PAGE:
|Copper Top Washstand - 1904
(Arts & Crafts / Mission Style)
The rod at the top, then
as now, held towels and
washcloths. A pitcher
and washbasin were
kept on the table top,
while the bottom was
used for chamber pots
(see postcard at right).
The washstand shown
in the recent photo at left
still has its original
green finish and copper
top, and measures
about 42" wide X 18"
deep X 42" high.
(Postcard: Detroit Publishing)
THIS COPPER TOP washstand, made of ash,
was one of the original 1904 furnishings
chosen by architect Robert Reamer for the
Old Faithful Inn. Washstands like this are
still in use today in some rooms of the "Old
House" (oldest) section of the Inn.
THIS WASHSTAND, part of the original 1904 furnishings of the Old Faithful Inn, is in the style of Charles Limbert, one of America's
most important producers of quality Arts and Crafts furniture. What many call Mission Style furniture was introduced in 1901 by
Gustav Stickley, the founder of the Arts and Craft movement in America. Mission Style is known for its stress on simple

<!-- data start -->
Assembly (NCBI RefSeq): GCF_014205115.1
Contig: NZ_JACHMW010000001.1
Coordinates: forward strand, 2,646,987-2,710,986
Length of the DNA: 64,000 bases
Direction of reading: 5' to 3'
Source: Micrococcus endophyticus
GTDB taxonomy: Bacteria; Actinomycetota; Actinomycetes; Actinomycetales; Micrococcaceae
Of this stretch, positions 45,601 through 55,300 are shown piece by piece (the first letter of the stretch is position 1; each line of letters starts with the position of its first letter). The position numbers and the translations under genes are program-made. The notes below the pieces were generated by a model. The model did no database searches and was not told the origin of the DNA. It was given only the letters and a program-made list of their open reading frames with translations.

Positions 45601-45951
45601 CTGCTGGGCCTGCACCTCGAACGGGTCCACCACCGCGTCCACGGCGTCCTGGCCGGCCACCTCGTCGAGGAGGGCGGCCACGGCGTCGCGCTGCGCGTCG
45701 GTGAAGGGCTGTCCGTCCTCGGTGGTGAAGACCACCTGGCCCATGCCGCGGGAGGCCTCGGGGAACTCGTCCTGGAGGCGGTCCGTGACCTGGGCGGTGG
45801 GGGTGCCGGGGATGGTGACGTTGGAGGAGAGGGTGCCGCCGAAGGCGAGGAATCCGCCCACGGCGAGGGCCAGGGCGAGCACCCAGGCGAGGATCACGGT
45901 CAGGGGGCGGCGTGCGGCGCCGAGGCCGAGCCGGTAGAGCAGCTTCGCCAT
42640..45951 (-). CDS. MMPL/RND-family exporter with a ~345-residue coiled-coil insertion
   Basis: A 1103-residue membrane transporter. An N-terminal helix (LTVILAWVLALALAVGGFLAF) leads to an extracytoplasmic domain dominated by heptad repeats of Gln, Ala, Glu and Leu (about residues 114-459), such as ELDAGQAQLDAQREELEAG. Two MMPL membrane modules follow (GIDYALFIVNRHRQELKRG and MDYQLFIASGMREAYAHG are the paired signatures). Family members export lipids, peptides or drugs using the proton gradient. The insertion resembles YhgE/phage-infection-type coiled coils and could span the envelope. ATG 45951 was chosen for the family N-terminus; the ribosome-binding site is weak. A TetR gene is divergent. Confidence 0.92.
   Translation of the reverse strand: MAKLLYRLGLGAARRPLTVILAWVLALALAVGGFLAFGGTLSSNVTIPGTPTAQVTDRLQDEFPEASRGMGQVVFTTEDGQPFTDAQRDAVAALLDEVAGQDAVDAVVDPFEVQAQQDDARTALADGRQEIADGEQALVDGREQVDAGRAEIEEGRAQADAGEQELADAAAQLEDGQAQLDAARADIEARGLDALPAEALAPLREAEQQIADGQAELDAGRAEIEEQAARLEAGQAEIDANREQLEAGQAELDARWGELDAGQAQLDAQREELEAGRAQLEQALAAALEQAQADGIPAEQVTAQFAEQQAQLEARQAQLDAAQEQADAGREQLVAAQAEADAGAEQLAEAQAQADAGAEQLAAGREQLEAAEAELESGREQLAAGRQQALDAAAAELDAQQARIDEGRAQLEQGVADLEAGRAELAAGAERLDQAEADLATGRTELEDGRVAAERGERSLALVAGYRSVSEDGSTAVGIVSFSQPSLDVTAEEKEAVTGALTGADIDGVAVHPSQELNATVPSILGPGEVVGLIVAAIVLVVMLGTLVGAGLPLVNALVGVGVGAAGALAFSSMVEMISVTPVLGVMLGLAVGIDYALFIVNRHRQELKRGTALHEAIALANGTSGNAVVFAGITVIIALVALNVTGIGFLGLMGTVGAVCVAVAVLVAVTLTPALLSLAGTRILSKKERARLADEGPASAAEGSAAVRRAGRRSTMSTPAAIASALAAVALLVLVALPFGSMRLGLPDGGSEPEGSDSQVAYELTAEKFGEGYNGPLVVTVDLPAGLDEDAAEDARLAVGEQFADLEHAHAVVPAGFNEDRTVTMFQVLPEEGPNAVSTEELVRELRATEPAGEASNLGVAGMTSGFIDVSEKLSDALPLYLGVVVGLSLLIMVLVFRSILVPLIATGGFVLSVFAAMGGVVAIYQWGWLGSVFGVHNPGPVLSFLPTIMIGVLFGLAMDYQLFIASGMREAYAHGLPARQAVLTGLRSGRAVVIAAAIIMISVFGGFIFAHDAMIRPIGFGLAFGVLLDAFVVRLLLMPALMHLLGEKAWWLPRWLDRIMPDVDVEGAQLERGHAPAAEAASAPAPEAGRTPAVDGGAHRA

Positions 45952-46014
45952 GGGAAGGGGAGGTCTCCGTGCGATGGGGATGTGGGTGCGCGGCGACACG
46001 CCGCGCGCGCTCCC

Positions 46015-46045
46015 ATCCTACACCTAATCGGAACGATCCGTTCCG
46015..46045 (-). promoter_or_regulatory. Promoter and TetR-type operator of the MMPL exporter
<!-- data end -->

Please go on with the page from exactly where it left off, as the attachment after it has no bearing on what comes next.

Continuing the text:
unornamented designs, a rejection of the clutter of the Victorian era. At the time the Old Faithful Inn was completed in 1904,
Mission Style was very popular in America and fit in perfectly with the fashionably upscale yet rustic atmosphere Robert Reamer
envisioned for his architectural masterpiece at Yellowstone.
The son of a furniture dealer, Charles Limbert began as a salesman in the trade, then in 1894 opened a furniture factory in Grand
Rapids, Michigan--a town that became known as "Furniture City." The factory reached its peak in 1904-1906, producing furniture
influenced by Stickley and by the Dutch Arts & Crafts style. In the early years of the business, Limbert continued to act as a
furniture agent for manufactures such as Old Hickory of Martinsville, Indiana--suppliers of the original rustic chairs selected for the
Inn's dining room.
Interest in the Arts and Crafts movement ended with the onset of World War I, and Limbert's last Arts & Craft style furniture was
produced in 1918. His factory continued manufacturing other styles of furniture until it closed in 1944.
IN THE 1980s, Mission Style furniture became highly collectible and once again fashionable--a trend which continues today. In
February 1999, and again in December 2000, Limbert copper top washstands originally from the Old Faithful Inn, identical to the
one shown above, sold for $6,500 (Treadway Gallery, Cincinnati) and $6000 (Treadway, Chicago), respectively. To view these
items and related auction information on the Web, click here for Feb. 1999 auction and click here for Dec. 2000 auction.